How China is slowly shifting away from zero-COVID
China hasn't officially ended its zero-COVID policy, but nationwide, cities have begun easing COVID-19 measures after widespread protests against the curbs.
Here are some of the changes already made, and others that are expected in the coming days.
- At least six Chinese cities and provinces, including technology hubs Hangzhou and Shenzhen, said they will drop testing for most public venues, according to Bloomberg.
- Residents in Beijing and Shanghai will no longer need to present a negative COVID-19 test to take public transport. The capital city is still enforcing tests as a requirement to enter shopping malls and restaurants, though.
- People who test positive for COVID-19 in Beijing can quarantine at home.
- Authorities in Guangzhou's Haizhu district said that residents with no apparent COVID-19 symptoms are not required to get tested. More than 95% of China's COVID-19 cases are either asymptomatic or mild.
- Urumqi, the capital of China's western Xinjiang region, was set to reopen venues including malls, markets, and restaurants from Monday, reported Reuters. A fire at an apartment block in the city was the spark for the recent protests, with demonstrators angry that firefighters apparently could not reach the building because of COVID-19 restrictions. At least 10 people are reported to have died in the blaze.
- Karaoke bars, beauty salons, and internet cafes across the country can reopen, but employees must check visitors for a negative COVID-19 test administered within the past 48 hours.
- Lockdowns will only be limited to buildings where there are confirmed infections, and won't extend to close contacts.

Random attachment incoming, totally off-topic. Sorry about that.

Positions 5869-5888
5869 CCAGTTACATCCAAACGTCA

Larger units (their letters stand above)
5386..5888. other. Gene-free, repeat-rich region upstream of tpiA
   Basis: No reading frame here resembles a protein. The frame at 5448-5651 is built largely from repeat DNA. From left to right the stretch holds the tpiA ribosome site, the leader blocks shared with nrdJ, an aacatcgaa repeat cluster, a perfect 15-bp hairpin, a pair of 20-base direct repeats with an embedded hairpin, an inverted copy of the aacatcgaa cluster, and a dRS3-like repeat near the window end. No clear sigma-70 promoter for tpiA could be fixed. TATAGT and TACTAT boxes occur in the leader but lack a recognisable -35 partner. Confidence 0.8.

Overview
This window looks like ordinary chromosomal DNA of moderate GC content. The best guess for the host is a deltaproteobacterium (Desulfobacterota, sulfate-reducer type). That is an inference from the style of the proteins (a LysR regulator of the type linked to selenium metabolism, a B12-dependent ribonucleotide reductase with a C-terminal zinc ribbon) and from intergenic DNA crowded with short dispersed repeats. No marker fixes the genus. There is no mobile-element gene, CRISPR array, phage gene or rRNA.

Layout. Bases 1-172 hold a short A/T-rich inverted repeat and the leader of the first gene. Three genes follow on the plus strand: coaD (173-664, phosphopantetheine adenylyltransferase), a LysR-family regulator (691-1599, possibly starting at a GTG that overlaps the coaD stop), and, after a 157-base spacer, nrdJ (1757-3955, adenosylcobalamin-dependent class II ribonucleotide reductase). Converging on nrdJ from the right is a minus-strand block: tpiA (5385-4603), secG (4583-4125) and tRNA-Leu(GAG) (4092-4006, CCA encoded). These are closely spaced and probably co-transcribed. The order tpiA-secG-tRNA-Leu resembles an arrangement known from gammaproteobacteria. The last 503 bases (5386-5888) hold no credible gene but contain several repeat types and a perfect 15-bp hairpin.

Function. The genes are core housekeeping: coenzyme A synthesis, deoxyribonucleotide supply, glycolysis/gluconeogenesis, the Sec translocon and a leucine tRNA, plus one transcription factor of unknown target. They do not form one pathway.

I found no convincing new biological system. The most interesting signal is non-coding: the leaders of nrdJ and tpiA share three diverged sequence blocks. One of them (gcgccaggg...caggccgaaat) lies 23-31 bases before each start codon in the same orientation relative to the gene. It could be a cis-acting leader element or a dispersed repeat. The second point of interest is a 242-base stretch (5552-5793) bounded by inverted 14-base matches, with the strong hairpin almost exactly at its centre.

Despite near-record high COVID-19 cases, China may drop further pandemic curbs as soon as Wednesday, according to Reuters, adding a further 10 easing measures to the 20 steps announced in November.
- COVID-19 may be downgraded and treated from a “Type A” infectious disease to one that's “Type B" or even "Type C," according to state media. Diseases within the first category include the plague and cholera, and give authorities the power to quarantine patients and close contacts, while also imposing lockdowns, to combat outbreaks.
- The authorities may push a vaccination drive to get China's elderly population better inoculated. The BBC reports that only 40% of the high-risk group are currently vaccinated.
- Home quarantine may become possible for some of those people testing positive, reports Reuters, a departure from locking down whole communities after a single positive case.
The further easing of COVID-19 measures is taking place after nationwide protests beginning on Nov. 25. The demonstrations are considered the largest civil disobedience movement since the 1989 Tiananmen crackdown.
In a rare display of public engagement, state newspaper Zhejiang Daily wrote that although residents should still adhere to COVID-19 policies, people’s lives should be prioritized over health restrictions. The paper expressed sympathy over people’s dissatisfaction with strict measures, adding that local authorities have, at times, abused their power to maintain order.
After a meeting with Xi Jinping last week senior European Union officials said the Chinese leader had blamed the latest protests on people's frustrations with years of pandemic restrictions but that the pervasive Omicron variant of the virus, weaker than the earlier Delta one, paved the way for fewer restrictions.
"It's really important that governments listen to their people when the people are in pain," said Michael Ryan, World Health Organization emergencies director, adding that the agency was "pleased" to see China loosening some of its restrictions.
In recent days, former editor-in-chief of the Global Times Hu Xijin has written about tackling COVID-19 with unusual optimism. In a post that was widely shared on Twitter last week, Hu said that he was "mentally prepared to be infected with COVID within a month."
In his latest tweet, Hu encouraged people in China to treat COVID-19 like the flu.